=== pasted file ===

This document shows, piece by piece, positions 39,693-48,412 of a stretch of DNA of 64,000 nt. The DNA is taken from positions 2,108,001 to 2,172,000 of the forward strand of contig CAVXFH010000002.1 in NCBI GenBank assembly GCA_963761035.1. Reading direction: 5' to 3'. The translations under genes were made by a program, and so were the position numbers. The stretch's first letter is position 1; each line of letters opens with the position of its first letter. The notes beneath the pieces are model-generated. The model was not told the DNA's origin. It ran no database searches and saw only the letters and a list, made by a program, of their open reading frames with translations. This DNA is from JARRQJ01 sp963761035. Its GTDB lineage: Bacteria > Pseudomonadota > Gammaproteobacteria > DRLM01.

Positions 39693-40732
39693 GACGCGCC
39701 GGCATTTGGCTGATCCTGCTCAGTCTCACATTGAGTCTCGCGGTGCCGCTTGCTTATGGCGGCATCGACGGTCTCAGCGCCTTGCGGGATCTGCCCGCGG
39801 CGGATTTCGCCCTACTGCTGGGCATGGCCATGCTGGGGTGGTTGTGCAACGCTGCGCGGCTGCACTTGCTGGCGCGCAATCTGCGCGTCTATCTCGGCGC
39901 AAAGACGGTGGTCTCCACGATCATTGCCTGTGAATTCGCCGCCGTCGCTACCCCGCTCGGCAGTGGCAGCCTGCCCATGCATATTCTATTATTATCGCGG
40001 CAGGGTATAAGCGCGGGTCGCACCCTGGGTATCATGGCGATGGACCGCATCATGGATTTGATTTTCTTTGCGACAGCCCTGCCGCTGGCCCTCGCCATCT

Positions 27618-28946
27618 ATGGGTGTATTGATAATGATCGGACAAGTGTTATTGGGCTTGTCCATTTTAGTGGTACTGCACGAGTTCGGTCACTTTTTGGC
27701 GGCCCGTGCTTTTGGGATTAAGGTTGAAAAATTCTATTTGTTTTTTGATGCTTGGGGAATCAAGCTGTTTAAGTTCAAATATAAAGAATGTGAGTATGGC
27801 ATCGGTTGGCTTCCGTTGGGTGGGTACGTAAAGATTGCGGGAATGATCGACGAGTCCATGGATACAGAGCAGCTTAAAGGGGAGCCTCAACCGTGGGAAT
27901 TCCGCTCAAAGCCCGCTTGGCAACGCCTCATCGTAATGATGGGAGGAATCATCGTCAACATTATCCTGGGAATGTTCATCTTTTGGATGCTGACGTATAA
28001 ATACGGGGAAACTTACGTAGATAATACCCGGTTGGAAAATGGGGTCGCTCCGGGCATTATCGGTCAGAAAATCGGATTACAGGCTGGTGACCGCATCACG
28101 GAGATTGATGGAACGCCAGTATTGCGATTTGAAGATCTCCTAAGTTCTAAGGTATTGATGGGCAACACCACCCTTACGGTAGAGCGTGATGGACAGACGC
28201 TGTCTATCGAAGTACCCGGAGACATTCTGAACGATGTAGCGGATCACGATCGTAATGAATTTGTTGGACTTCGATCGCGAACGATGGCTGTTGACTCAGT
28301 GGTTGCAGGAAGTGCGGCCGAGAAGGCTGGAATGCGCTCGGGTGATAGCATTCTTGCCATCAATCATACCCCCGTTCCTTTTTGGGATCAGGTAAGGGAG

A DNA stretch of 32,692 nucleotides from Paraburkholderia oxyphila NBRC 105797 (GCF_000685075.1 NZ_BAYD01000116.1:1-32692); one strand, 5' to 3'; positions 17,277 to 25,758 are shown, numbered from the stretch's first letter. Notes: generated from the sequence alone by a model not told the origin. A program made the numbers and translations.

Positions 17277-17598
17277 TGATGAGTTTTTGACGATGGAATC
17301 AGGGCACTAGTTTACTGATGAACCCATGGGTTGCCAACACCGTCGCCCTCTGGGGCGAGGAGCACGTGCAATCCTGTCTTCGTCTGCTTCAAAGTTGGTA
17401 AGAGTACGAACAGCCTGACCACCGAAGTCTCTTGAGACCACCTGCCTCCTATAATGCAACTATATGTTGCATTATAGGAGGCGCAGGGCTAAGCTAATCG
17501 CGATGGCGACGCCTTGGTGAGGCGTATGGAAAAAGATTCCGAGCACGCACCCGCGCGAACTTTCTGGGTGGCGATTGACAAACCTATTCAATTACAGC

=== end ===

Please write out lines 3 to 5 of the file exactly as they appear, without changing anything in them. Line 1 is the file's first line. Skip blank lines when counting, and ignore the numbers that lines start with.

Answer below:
39693 GACGCGCC
39701 GGCATTTGGCTGATCCTGCTCAGTCTCACATTGAGTCTCGCGGTGCCGCTTGCTTATGGCGGCATCGACGGTCTCAGCGCCTTGCGGGATCTGCCCGCGG
39801 CGGATTTCGCCCTACTGCTGGGCATGGCCATGCTGGGGTGGTTGTGCAACGCTGCGCGGCTGCACTTGCTGGCGCGCAATCTGCGCGTCTATCTCGGCGC